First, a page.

Analysis: Utes still have one scholarship to use for the 2021-22 season, but will be in no rush to use it
The makeup of the University of Utah basketball roster, not to mention what it could be come November and beyond, was significantly altered late last week.
With three scholarships still to play with for the 2021-22 season, first-year Utes head coach Craig Smith and his staff went out and got a Thursday commitment from former Utah guard and University of Minnesota transfer Both Gach, then scored 6-foot-10 Illinois State transfer Dusan Mahorcic on Friday afternoon.
Those two additions were respective breaths of fresh air for Utah fans, because as far as recruiting guys, things had been quiet in Salt Lake City, at least publicly. This, as programs all over the country kept pulling commits out of the NCAA Transfer Portal, fortifying rosters with older, experienced players, while the Utes held steady with its three open slots following the May 11 commitment of Coffeyville (Kan.) Community College wing Bostyn Holt.
In the 23 days between Holt’s commitment and Gach’s commitment, Smith fulfilled a small handful of media requests, all of which at some point veered off to recruiting, and more specifically, what he planned to do with the three remaining scholarships.
As a point of reference, having three open slots once the calendar turns to June was once generally considered a lot. That type of notion is less relevant now with the advent of the transfer portal, which has turned recruiting into a constant, every-day, fluid situation of mixing and matching current pieces with new pieces.
To that end, part of Smith’s reputation as a recruiter is steeped in the fact that he is deliberate. He is on his own clock, and he will not be rushed into anything.
“If it makes sense, we will, and if it doesn’t we won’t,” Smith told The Salt Lake Tribune last month in response to whether or not he expected to be at the NCAA maximum of 13 scholarship players next season. “All I mean by that is, we’re not going to reach. We know where we’re at, what we need, but it has to be the right fit in every way. We’re not going to reach to take a guy that’s not our level, or reach for a guy that maybe isn’t about what we stand for as a program, or doesn’t fit our style of play, and we’ve always been steadfast in that.
“We’re not always perfect, we make mistakes, too, but it has to make sense. Maybe we’ll go with 10 guys, maybe it’s 13, or anything in between. It’s not going to be a situation where we feel we absolutely have to get two, three more guys. We’ll just keep recruiting like we are, and we have so much to offer our guys coming in. We’ll see where it goes.”
Smith giving the possibility of going with 10 scholarship guys was tongue-in-cheek, because no head coach at this level is going to willingly hold firm at 10. Even 11 would have felt light, but that is no longer a concern. Utah will go into 2021-22 with at least 12 scholarship players, and the most-recent two additions fill some needs.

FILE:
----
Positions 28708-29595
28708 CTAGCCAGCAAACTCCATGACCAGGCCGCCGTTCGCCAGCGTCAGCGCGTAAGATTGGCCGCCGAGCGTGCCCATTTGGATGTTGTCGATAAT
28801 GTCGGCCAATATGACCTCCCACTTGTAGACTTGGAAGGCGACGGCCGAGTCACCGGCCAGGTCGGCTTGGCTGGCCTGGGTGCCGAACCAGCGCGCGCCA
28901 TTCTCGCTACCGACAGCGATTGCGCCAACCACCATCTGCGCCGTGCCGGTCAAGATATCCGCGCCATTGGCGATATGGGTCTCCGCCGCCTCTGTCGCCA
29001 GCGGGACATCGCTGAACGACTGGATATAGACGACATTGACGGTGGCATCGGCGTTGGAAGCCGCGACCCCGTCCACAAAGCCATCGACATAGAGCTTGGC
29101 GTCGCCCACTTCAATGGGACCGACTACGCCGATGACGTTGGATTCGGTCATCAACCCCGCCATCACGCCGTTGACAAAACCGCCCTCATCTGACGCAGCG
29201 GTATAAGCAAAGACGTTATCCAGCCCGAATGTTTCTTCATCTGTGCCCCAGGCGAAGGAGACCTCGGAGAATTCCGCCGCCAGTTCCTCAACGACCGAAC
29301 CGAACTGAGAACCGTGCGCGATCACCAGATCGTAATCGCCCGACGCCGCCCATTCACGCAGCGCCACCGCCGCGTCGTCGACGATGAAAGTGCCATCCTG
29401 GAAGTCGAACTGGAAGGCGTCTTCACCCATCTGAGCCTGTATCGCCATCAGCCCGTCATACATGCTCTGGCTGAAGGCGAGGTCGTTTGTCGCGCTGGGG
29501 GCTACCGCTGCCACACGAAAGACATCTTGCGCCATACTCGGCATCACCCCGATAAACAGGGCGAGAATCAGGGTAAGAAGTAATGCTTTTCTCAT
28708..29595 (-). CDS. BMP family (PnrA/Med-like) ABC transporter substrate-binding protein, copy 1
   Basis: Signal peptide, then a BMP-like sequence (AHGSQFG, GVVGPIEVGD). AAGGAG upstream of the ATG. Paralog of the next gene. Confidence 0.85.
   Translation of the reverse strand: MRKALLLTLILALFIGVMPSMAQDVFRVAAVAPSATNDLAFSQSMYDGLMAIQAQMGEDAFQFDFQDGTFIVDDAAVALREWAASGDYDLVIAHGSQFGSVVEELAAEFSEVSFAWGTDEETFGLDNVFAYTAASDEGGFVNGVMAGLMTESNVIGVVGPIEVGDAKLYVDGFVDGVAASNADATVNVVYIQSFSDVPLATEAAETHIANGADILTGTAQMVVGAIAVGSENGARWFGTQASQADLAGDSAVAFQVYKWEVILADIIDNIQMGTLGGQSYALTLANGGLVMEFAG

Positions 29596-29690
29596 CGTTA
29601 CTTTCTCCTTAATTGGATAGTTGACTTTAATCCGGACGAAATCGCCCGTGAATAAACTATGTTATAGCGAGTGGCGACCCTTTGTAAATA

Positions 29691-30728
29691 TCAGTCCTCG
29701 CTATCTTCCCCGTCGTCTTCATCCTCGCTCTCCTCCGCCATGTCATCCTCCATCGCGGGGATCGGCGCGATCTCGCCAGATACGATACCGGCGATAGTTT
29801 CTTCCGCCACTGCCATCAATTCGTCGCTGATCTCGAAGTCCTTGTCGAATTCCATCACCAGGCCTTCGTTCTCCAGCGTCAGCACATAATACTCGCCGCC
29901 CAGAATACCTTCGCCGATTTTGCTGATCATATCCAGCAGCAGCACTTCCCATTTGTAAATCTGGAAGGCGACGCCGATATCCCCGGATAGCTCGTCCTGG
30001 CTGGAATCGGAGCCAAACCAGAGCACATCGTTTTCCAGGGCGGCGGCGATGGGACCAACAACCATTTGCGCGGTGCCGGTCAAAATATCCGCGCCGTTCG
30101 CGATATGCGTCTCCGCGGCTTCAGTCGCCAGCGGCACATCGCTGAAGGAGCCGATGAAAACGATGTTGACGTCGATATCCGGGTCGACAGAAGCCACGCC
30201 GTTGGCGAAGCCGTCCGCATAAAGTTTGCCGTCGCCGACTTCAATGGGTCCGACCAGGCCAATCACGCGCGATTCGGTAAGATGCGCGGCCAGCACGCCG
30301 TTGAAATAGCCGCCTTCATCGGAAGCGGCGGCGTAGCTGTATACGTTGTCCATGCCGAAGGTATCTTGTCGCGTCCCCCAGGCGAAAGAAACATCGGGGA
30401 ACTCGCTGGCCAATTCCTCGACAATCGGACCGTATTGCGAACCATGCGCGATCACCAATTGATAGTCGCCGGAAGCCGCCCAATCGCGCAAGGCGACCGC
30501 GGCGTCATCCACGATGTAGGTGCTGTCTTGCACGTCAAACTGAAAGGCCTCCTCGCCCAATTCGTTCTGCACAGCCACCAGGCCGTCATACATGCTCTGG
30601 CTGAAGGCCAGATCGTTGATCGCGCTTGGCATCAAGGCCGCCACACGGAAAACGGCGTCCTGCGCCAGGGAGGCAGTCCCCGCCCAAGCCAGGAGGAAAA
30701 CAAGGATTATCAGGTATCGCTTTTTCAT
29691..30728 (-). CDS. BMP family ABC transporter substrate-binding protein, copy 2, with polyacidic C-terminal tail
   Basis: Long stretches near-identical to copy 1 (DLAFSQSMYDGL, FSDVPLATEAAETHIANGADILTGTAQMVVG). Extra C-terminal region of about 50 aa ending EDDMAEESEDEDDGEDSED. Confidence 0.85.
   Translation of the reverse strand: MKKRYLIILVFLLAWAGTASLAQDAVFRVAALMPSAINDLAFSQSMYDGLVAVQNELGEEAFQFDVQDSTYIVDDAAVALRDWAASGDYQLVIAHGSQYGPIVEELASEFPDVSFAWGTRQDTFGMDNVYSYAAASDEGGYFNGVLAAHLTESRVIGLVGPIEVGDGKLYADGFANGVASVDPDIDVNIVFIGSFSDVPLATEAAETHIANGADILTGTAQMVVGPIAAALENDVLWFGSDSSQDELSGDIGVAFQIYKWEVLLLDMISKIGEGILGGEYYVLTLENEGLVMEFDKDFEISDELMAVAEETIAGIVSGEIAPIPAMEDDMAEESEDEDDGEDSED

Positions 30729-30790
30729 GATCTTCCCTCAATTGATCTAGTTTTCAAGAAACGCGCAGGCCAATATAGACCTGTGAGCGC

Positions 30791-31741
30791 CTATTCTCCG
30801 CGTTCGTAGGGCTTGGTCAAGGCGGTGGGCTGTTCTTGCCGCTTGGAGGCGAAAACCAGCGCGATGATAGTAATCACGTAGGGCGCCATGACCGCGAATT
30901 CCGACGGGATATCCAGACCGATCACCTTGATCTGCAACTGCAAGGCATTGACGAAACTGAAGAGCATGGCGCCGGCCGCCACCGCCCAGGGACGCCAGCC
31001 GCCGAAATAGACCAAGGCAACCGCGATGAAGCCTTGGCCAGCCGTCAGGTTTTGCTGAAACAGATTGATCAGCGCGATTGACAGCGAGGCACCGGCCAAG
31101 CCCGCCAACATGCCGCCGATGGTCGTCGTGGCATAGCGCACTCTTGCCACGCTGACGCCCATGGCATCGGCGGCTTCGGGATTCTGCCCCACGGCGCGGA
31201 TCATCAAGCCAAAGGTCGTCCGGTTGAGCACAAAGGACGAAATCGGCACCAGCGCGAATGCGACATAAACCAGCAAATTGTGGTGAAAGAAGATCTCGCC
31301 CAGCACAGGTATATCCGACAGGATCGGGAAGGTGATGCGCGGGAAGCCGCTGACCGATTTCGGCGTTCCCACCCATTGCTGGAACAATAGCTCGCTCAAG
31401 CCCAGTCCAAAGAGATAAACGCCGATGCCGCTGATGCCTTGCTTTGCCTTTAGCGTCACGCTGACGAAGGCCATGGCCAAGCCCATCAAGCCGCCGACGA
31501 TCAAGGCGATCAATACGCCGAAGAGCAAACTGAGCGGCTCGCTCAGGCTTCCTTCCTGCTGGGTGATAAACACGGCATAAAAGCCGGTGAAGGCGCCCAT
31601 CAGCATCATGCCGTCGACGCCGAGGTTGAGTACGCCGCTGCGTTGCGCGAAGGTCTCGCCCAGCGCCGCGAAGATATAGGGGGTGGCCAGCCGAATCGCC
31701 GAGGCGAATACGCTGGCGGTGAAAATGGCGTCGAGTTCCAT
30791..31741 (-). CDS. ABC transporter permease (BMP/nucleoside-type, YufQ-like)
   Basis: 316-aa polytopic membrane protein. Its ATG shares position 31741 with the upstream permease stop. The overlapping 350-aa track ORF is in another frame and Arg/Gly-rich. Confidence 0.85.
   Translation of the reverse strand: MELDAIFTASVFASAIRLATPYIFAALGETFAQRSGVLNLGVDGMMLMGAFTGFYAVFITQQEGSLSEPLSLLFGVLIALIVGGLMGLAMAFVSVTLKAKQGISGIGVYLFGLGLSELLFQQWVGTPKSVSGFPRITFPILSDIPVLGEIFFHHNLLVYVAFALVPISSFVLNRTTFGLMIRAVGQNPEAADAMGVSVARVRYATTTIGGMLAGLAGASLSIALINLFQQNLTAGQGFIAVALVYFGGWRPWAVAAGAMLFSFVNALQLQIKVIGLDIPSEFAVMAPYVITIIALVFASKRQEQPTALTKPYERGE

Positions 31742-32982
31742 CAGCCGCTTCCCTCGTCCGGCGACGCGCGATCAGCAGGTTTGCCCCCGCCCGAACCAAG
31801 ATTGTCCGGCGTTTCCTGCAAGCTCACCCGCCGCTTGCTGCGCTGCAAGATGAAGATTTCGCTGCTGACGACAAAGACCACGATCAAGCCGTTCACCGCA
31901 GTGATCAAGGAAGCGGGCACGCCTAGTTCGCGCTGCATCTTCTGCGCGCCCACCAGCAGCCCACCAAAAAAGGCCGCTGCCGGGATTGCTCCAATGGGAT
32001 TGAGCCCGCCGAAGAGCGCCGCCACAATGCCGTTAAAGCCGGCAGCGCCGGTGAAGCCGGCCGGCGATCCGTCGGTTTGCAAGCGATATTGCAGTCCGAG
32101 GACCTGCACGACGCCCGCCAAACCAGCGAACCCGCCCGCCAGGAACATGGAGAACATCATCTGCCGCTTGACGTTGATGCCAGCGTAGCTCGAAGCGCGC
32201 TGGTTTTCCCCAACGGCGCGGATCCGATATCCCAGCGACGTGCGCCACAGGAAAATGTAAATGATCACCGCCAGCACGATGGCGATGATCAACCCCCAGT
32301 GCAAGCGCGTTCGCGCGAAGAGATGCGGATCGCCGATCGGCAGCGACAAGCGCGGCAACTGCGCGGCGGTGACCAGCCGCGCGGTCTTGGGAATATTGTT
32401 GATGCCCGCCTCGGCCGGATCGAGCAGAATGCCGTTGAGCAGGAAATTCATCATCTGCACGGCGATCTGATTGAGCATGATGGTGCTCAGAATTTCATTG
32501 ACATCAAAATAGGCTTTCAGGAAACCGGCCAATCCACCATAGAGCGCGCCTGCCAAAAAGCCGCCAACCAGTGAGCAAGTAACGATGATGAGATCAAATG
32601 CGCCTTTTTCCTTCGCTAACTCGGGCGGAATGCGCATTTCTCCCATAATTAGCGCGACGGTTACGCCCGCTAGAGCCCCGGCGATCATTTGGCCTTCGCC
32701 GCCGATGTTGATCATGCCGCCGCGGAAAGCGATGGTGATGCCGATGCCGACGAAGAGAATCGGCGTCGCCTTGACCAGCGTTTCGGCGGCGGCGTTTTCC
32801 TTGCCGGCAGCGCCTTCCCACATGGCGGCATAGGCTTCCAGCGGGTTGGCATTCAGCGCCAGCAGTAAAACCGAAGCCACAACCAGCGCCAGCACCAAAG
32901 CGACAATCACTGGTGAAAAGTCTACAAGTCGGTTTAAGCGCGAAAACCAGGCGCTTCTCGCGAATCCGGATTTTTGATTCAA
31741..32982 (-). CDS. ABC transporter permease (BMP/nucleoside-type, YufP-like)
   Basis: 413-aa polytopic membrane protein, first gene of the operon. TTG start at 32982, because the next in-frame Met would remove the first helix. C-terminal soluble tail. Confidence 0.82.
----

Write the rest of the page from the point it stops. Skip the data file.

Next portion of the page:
Gach played 1,422 minutes across 57 games during the 2019 and 2020 seasons for then-head coach Larry Krystkowiak, averaging 9.1 points in that span. Gach was not always consistent, he did not always shoot the ball well, but his best, most-engaged play on both ends makes him a clear starter at the Pac-12 level. Gach started the first 16 games last season for Minnesota, but moved to the bench at the end of January as his role and production dwindled.
Gach has shown capable of playing point guard when needed, which is a boon for a Utah program in need of more depth at that position, but he is not expected to be a full-time PG for Smith. At best, Gach challenges to start somewhere in the backcourt. At worst, he is an early call off Smith’s bench with the ability to guard all three positions.
If more backcourt help was priority 1A for Utah, more size and physicality up front was 1B, and Mahorcic fits that bill.
The Serbian-born forward averaged 9.9 points on 55% shooting to go along with 7.4 rebounds in 22 games last season at Illinois State. His game has been likened to that of a “throwback” big man, meaning he will roam the paint, is willing to mix it up underneath, and doesn’t do a ton of stepping outside, at least not yet.
Mahorcic didn’t arrive in the United States until 2015, at which time he was a high school sophomore. He spent time at two different junior colleges, and only has the aforementioned 22 games of experience at the Division I level. Mahorcic is still learning, still maturing, but what he brings to the table makes him a safe bet to play a ton, if not start.
With Mahorcic in the fold, regardless of how he is used, the possibility of him pairing with 7-foot center Branden Carlson is intriguing. Carlson has been more of a finesse guy on the offensive end, one with the ability to step out to the 3-point line, while showing flashes of elite rim-protection and rim-running in 55 career games.
Riley Battin will be in the mix as a stretch-four, while Lahat Thioune remains very much a mystery as a fourth-year redshirt sophomore next season.
This is where it is important to note again that Smith has one scholarship left to use, and that Utah remains in the mix with Boston College graduate transfer Steffon Mitchell, a 6-foot-8, defensive-minded forward with 108 games of experience under his belt for the ACC program.
Mitchell is currently going through the NBA Draft process, so if Utah is intent on waiting him out, it could be a while. The deadline to withdraw from the draft and retain collegiate eligibility is July 7.